How You Can Provide For Your Pets When You Die

Do you have pets? If so, have you planned for them in your will in the event you pass away before they do?

There are three ways to provide for your pets when you die:

  1. Pet stewardship by a friend: Leave a specific gift in your will to someone to whom you will leave your pets, as a thank you and to help them defray the costs of taking care of your pets;
  2. Pet stewardship by an organisation: Leave a gift to a charitable program that will take care of your pets when you die. One such program commonly used by residents of Ottawa is the Ottawa’s Humane Society’s Pet Stewardship Program.
  3. Pet Trust: Create a trust in your will for the benefit of someone who will take care of your pets, on condition that the beneficiary takes care of your pets.

This article discusses the pet trust. Among the many types of trusts that can be drafted in your will, one type is a trust for surviving pets. However, doing so requires care and diligence in order to make sure that the trust is not struck down for being unlawful. While the law on trusts for pets is still being developed, three rules need to be remembered.

  1. A trust must have a beneficiary who is able to enforce the trust instrument, i.e. force the trustee to pay the money out of the trust according to its terms. While some dogs are very intelligent (some say cats are smarter!), they aren’t legally speaking able to enforce a trust;
  2. A trust cannot exist merely for a purpose, rather than for the sake of gifting something to a beneficiary unless the purpose is charitable. For example, a person may set up a trust in his or her will with the express purpose of creating a scholarship fund to provide post-secondary education to underprivileged children. Such a trust satisfies the test for being a charitable purpose trust in Ontario case law. In contrast, a trust without named beneficiaries that has the purpose of funding venture capital in the biotech industry would not be allowable under Ontario trust law, assuming the end result is not expressly a charitable purpose, such as finding a cure for cancer. Unfortunately, a trust set up by a person for his or her pets arguably does not have a charitable purpose (in contrast, a trust for the benefit of animals would);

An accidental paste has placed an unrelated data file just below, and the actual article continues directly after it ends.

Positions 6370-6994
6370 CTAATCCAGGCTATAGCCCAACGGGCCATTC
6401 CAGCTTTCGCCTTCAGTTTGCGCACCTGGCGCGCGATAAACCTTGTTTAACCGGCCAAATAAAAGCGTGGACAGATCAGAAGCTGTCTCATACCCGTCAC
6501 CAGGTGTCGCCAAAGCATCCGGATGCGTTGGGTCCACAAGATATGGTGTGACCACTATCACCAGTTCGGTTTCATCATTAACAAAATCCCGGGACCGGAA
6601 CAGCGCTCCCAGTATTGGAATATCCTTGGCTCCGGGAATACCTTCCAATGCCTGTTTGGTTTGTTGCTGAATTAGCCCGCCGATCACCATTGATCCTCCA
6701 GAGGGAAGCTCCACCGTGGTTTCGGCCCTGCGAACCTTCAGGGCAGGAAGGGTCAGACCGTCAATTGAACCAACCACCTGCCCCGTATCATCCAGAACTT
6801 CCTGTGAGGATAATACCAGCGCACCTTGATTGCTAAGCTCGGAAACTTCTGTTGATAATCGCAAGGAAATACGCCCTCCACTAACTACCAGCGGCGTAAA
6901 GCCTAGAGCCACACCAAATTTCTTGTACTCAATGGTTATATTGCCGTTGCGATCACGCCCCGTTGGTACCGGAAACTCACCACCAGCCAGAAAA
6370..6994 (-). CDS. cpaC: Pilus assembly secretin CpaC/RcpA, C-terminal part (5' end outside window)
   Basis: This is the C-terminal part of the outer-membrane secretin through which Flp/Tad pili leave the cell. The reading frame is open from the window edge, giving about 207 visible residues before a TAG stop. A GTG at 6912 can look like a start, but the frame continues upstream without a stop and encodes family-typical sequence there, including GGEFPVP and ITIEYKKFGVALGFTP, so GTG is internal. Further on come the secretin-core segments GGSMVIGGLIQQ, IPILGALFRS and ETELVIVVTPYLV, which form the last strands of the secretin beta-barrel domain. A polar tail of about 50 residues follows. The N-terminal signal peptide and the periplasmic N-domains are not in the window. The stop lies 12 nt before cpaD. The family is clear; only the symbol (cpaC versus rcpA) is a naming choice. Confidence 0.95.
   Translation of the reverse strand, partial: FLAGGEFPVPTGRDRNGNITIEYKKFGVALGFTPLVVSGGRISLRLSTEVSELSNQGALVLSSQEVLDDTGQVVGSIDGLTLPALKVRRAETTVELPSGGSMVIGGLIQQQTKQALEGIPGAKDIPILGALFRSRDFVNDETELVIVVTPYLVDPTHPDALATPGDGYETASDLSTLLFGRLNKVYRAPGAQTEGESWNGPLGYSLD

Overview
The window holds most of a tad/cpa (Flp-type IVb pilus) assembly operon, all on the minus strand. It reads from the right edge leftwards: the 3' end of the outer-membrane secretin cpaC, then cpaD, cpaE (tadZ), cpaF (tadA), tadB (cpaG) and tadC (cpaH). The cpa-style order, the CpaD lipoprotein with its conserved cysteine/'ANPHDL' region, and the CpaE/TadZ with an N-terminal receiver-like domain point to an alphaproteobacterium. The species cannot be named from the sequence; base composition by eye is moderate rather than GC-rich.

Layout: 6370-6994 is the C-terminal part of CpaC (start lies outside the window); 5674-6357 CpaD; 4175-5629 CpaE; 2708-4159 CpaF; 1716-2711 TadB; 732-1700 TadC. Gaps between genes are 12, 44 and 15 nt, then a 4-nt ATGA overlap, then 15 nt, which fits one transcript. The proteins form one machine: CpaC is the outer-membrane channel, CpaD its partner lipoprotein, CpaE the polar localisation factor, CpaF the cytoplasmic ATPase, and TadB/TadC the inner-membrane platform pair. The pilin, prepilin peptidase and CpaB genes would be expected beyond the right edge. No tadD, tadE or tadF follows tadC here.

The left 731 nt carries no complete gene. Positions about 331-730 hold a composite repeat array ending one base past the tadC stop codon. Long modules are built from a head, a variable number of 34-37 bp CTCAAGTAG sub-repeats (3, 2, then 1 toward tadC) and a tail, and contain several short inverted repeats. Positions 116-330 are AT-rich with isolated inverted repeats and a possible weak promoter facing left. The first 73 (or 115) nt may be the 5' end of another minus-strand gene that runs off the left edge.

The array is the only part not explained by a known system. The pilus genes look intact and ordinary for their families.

3. A trust fund may name specific beneficiaries and make gifts conditional on certain things, as long as those conditions are (i) lawful and (ii) not contrary to public policy, i.e. racist, sexist, etc.

It is possible to create a trust fund for your pets that arguably satisfies the rules set out above. To create a pets’ trust, it is necessary to designate specific beneficiaries to the trust, and to make any benefit received from the trust by those beneficiaries conditional on taking care of the pets, with funds from the trust being available for the caretaking of your pets.

Lastly, each trust must specify an end-date or “termination date”, when the balance of the fund, if any, is finally distributed. A pet trust would typically “end” on the date of death of the last surviving pet, with the balance of the trust fund being directed by the terms of your Will. For example, you could direct that when the last pet dies, the balance of the trust fund be distributed to a family member, friend, or favourite charity/charities. It is important to ensure that the trustee of a pet trust not have a financial interest in hastening the termination date, i.e. in order to inherit the remaining balance.

If you have any questions or would like to set an appointment, please do not hesitate to contact us.


DISCLAIMER: The contents of this article are information only and should not be construed as legal advice. Please contact us if you would like legal advice. We strongly recommend that you consult a lawyer before taking any actions that are referred to in this article.